We all have some exciting stories to tell and useful messages to share. The complicated…
Whether you are a college or university student, at some point, you will be assigned to come up with at least one persuasive essay. It is a paper which is aimed to persuade the reader to share your standpoint by providing convincing evidence and a clear explanation that efficiently supports your opinion. In this article, we suggest several persuasive essay tips to help you manage the task.
State Your Position
We all love good stories, but the kind of essay you are now going to write does not involve this. To create a qualitative persuasive paper, you should avoid equivoke, uncertainty, and unexpected endings. The reader has to clearly understand from the very beginning where you stand and what you are going to argue. If they have to guess your viewpoint, you have made a mistake already. Explain your position clearly from the start, and restate it further. Include a strong and explicit thesis statement in the introduction, and then refer to it while developing the argument.
Getting Organized Is the Key for Writing a Good Persuasive Essay
To make the reader persuaded with your argument, you must make them able to follow it. If you lack organization in the paper, they will face difficulties with it. As it was mentioned above, the organization intends a clear and argumentative thesis statement. Your aim is developing a logical argument, supported with evidence, providing analysis, and including counter-argument. Do not attempt to do this before preliminary preparation. Create an outline, identify the thesis, list key points, cite the evidence, and jot down something about potential counter-arguments. Such an outline will be helpful in the writing process. If you have any uncertainty about how to start, ask your tutor for advice.
Get Interested about the Topic
This concerns all kinds of assignments. It is known that we do our best work in the fields we are passionate about. If you have an option to choose the topic, pick the one you are interested in. If the topic is assigned by the teacher, it is okay, too. In this case, your aim is to research the issue, find out how to connect it to your interests and develop a real sense of ownership in the argument. It is also vital to keep your emotions in check. Do not allow prejudgment to get in the way of a strong argument.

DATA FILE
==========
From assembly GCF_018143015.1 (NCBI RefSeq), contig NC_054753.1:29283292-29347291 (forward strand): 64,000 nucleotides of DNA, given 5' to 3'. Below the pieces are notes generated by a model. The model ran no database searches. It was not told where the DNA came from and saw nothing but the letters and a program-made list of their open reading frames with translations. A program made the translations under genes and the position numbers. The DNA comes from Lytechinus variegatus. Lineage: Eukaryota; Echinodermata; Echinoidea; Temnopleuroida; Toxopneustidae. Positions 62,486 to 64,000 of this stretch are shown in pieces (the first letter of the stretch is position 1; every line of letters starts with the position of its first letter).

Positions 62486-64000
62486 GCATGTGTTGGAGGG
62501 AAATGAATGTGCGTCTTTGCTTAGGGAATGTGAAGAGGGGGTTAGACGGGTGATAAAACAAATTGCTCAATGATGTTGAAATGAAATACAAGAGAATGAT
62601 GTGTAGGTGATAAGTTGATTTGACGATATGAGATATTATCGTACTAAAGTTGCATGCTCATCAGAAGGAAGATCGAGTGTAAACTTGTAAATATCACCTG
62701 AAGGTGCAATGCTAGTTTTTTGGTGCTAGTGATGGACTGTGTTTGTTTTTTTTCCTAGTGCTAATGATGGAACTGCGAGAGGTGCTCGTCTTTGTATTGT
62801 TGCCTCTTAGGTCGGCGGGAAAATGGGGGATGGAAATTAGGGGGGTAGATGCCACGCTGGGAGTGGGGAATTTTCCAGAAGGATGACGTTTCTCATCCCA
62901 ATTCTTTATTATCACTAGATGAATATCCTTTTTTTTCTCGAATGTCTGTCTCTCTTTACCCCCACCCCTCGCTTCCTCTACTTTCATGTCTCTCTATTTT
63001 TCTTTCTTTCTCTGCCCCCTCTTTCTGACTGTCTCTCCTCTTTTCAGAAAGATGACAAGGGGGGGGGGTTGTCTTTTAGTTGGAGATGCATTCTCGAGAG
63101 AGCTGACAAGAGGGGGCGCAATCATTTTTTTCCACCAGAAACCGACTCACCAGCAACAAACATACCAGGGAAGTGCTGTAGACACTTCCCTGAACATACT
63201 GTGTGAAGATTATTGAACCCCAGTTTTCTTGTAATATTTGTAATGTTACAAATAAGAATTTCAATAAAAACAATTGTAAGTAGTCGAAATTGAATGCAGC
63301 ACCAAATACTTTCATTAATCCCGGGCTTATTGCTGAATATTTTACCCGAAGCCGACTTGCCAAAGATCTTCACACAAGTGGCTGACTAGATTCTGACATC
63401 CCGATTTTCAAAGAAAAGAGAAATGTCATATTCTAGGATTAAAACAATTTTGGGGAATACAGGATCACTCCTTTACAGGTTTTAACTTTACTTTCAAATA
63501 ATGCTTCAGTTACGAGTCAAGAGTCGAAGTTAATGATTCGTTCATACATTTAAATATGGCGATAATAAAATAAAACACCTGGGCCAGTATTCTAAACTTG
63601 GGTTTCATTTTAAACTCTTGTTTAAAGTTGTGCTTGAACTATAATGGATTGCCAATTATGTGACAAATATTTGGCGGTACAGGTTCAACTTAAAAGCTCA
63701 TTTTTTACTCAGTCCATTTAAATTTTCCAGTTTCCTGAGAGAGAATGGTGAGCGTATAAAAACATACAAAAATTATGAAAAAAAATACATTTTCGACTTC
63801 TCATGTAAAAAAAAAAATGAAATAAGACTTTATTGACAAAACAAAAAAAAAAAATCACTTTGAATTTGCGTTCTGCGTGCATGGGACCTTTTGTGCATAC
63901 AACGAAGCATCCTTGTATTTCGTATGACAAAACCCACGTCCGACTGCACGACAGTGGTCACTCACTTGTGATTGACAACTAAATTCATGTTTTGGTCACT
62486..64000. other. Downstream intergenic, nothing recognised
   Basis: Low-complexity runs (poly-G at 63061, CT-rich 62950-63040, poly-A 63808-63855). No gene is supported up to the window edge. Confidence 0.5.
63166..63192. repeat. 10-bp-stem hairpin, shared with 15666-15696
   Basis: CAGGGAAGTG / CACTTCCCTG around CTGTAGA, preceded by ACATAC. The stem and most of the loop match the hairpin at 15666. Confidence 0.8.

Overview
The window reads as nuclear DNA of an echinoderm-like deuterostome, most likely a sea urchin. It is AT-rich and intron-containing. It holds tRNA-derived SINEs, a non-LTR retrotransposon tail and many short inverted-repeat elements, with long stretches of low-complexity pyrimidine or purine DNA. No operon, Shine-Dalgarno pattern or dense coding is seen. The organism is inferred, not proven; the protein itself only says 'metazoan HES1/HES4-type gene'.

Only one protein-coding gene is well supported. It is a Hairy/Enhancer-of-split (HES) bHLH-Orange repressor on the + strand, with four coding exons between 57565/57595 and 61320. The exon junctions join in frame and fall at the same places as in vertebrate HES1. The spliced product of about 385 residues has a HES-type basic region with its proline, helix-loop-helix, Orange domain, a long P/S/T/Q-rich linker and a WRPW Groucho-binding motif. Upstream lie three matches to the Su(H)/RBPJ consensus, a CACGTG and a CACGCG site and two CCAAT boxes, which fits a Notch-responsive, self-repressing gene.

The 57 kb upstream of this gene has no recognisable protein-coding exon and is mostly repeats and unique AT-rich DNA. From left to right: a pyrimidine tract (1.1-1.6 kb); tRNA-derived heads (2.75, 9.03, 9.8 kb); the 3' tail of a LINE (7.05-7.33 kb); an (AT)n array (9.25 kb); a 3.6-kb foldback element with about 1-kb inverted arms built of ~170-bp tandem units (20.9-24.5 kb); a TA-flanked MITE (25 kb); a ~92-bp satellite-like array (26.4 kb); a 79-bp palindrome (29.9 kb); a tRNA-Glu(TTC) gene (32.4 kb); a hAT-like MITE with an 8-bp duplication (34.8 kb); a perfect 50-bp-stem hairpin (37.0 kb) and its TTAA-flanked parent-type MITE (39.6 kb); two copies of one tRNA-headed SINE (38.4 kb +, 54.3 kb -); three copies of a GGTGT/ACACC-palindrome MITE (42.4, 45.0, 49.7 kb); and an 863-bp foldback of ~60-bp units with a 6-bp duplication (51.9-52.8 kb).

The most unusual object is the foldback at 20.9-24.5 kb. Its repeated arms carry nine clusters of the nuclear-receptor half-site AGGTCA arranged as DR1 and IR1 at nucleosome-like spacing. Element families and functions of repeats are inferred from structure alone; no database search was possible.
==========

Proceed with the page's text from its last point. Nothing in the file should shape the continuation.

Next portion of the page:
Consider the Reader
Knowing the audience is what makes a good persuasive essay. Of course, your professor will read the essay, but he/she is not actually the potential audience for it. Before you start writing, think about who this essay is for. Who are you trying to persuade? Keep in mind your readers' unique needs and wants. What works well with one audience completely fails with another. Your aim is to dream up a hypothetical audience and strive to persuade them instead of your tutor. By using such a strategy, you will come up with an argument that could function in the real world, as well.
Do Thorough Research
A well-thought-out argument inherently involves solid evidence. Therefore, if you want to come up with an effective persuasive argument, devote enough time and effort to do the research. Do everything that depends on you to get the full understanding of the issue, besides, you have to include in your essay ample evidence for your claims and foresee potential counter-arguments. Therefore, look for information everywhere, including historical examples, ethical news media, expert opinions, etc.
Support Your Arguments
You must realize that viewpoints are not arguments. But arguments arise from standpoints. For this reason, we construct arguments first, as we have standpoints. The key is that you have to support your argument with thorough research, logic, and organization. You should not simply state some point and expect it to persuade the reader. Provide solid argument, support it with evidence that is carefully analyzed, and then develop a sense of how all this together makes your opinion the right one.
Write with Integrity
Any effective argument is built on three important rhetorical components: logos (logical reasoning); pathos (passionate reasoning); and ethos (ethical reasoning). Above, we have already described the key points of logos and pathos. Talking about ethos, when your goal is to make a persuasive argument, your ethical obligation is not to manipulate or mislead the potential reader. It means that you must construct the argument precisely, avoid relying on mistaken beliefs, fear tactics, etc. that might somehow trick the readers into sharing your standpoints. You must establish trust with the readers.